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A sign is seen that points to the clubhouse at Muirfield in Scotland (TOBY MELVILLE/REUTERS)
A sign is seen that points to the clubhouse at Muirfield in Scotland (TOBY MELVILLE/REUTERS)

Rubenstein: Muirfield Memories Add to ...

As the first round of the Open Championship at the Muirfield Golf Club in Gullane, Scotland proceeds, I thought I’d take a look at some of my experiences at the club. I first visited and played Muirfield in 1972, a few weeks before Lee Trevino would win the Open at this club about 45 minutes east of Edinburgh. This was during my initial visit to Scotland. I’ve been there some 25 times since.

I hadn’t made any arrangements to play the course. I was a young man on the hunt for the famous and not so famous links in Scotland. It was clear that golf was very much part of the larger culture there. One afternoon I’d had lunch in an Edinburgh restaurant and overhead two young women discussing where they hoped to get their first appointments as teachers. They were hoping they would get jobs near golf courses. I figured their chances were good; courses are everywhere in Scotland. Muirfield was my links of choice for the moment.

So it was that I took the train out from Waverley Station in Edinburgh and showed up at the club one morning. I had a full, scruffy beard and very long hair. Soon I asked for the legendary P.W. T “Paddy” Hanmer. The curmudgeonly club secretary was not amused. The Irish writer Dermot Gilleece tells the story of another fellow who showed up at Muirfield without having made prior arrangements. Gilleece referred to this as “effrontery on the order of a country fiddler asking to play with the London Philharmonic.”

Hanmer, retired from the Royal Navy where he was a Captain, wasn’t interested in my wish to play Muirfield. But I groveled. I begged. I told him I knew my way around a links, and that I had read up on the history of the club, known more formally as the Honourable Company of Edinburgh Golfers. I was aware that the Open was soon coming to Muirfield, and told Hanmer that I would show the utmost respect for the course. I informed him that I was a low-handicap golfer.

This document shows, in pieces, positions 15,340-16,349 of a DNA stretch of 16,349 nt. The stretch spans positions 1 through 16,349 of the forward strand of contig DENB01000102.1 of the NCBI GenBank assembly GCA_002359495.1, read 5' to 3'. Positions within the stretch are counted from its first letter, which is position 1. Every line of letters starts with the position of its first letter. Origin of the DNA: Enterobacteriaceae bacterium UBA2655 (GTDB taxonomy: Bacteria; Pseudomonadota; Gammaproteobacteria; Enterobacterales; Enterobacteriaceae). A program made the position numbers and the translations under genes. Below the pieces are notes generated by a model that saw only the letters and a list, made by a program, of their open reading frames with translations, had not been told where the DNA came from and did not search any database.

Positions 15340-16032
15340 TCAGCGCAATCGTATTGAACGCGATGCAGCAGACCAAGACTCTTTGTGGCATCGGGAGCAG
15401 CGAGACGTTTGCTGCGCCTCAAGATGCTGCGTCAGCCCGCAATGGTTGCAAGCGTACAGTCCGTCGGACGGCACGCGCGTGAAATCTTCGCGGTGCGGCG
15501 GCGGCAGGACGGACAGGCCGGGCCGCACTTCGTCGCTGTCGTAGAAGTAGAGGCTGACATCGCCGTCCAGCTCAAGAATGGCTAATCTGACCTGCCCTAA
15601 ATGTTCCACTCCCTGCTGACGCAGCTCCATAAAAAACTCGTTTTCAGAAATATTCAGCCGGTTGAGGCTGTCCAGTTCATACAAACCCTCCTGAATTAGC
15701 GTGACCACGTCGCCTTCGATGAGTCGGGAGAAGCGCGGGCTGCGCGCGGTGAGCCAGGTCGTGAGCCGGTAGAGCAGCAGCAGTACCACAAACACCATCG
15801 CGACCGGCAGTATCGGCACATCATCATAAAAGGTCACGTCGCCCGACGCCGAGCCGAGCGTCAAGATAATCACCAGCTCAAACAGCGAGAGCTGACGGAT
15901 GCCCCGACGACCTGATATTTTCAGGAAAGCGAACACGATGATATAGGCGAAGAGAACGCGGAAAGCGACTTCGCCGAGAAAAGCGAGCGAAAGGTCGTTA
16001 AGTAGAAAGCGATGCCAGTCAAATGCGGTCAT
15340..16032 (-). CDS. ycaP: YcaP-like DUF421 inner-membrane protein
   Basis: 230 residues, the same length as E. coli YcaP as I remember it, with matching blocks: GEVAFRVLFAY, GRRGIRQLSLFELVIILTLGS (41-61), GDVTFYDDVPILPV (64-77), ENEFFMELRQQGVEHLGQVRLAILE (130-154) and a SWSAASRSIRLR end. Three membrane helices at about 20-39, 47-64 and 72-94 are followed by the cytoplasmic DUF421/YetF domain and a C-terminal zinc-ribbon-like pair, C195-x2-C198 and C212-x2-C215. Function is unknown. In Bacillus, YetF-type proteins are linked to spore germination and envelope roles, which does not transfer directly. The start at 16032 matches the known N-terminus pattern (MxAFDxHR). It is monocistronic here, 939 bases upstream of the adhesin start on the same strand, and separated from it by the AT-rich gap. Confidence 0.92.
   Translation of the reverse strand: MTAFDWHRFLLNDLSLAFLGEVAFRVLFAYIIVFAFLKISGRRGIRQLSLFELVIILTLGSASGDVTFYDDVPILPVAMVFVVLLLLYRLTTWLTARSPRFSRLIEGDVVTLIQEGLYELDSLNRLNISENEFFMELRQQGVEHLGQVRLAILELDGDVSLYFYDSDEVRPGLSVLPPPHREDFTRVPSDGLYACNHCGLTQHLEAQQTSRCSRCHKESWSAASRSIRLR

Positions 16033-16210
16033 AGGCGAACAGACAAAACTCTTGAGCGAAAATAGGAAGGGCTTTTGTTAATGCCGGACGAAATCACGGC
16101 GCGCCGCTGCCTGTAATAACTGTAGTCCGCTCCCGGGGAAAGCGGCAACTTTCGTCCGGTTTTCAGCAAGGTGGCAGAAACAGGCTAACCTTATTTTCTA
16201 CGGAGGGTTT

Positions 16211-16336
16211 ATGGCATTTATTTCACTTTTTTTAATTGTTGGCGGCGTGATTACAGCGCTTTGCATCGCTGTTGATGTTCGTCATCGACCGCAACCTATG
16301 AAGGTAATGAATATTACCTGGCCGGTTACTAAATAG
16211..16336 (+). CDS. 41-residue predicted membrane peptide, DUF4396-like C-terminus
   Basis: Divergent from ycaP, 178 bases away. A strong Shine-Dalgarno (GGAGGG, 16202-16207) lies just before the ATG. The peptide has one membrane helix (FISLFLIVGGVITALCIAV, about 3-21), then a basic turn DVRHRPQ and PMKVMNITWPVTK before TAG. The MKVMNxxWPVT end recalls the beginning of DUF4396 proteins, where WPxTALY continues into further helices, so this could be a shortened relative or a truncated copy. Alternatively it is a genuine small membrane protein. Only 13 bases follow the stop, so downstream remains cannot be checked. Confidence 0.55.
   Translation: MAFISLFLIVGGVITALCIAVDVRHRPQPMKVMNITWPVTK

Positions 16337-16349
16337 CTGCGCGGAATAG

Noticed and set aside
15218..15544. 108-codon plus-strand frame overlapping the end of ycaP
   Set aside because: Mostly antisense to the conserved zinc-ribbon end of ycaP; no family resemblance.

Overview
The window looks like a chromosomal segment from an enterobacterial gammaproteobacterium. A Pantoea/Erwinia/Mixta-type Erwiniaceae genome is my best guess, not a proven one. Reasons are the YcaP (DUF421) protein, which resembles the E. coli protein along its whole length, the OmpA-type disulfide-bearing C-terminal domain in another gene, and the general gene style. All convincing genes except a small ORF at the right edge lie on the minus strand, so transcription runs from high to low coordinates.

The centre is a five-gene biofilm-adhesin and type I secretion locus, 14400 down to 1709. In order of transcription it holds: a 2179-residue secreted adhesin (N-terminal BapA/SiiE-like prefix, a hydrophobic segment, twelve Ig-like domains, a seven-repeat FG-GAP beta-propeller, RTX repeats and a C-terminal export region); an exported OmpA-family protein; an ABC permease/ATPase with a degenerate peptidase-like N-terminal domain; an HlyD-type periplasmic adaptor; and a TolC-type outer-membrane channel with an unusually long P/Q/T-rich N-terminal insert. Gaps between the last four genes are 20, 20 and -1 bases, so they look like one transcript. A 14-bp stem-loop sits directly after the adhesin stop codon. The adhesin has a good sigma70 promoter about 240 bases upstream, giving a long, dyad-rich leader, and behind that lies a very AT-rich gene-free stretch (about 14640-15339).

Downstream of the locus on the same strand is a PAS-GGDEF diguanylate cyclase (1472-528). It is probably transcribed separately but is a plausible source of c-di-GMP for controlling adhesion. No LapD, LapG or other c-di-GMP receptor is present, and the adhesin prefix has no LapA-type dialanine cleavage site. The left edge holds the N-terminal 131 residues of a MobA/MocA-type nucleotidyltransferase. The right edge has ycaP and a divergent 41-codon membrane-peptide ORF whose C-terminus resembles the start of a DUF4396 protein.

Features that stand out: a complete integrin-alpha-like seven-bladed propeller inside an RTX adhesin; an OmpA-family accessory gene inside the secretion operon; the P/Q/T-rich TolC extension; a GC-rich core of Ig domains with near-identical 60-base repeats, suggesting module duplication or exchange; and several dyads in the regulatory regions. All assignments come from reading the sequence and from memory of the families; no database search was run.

Finally Hanmer told me that one member often shows up at the club around 10 AM, and that if he agreed to accompany me, then I could play. I waited and the gentleman did show up. He didn’t say much, but he did say I could come along as he played. Soon I was on the first tee, taking a few practice swings. I looked up, and who was there? Captain Hanmer. He wanted to be sure I could get the ball off the tee.

I made sure I took a few practice swings so that he would at least be aware that I knew one end of the club from the other and could swish a blade of grass and finish in balance. Then I hit my tee shot. Luckily for me, it was a good one. The ball bounded down the rock-hard first fairway. I’m pleased to see that Muirfield is firm for this week’s Open. Only a moment ago Rory McIlroy and Fred Couples hit what looked like good tee shots. But the balls ran and ran and scooted into deep bunkers. They’re called “collection” or “gathering” bunkers for a reason.

The gentleman with whom I played Muirfield could not have been more pleasant. We walked and talked and he pointed out the nuances of the links. I’d already fallen in love with golf on a links. The ground was more brown than green and the course demanded intuitive shotmaking. I shot 80 in my first round there, which, I thought, wasn’t too bad.

Soon I was in Muirfield’s elegant, understated clubhouse. I’d read and heard about its famous lunch, from which one often emerges with a belly so full that it’s difficult to swing a club. I was required to wear a sports jacket, but of course I didn’t have one with me. Hanmer found one that was a few sizes too small. I squeezed into it and I ate. And I ate.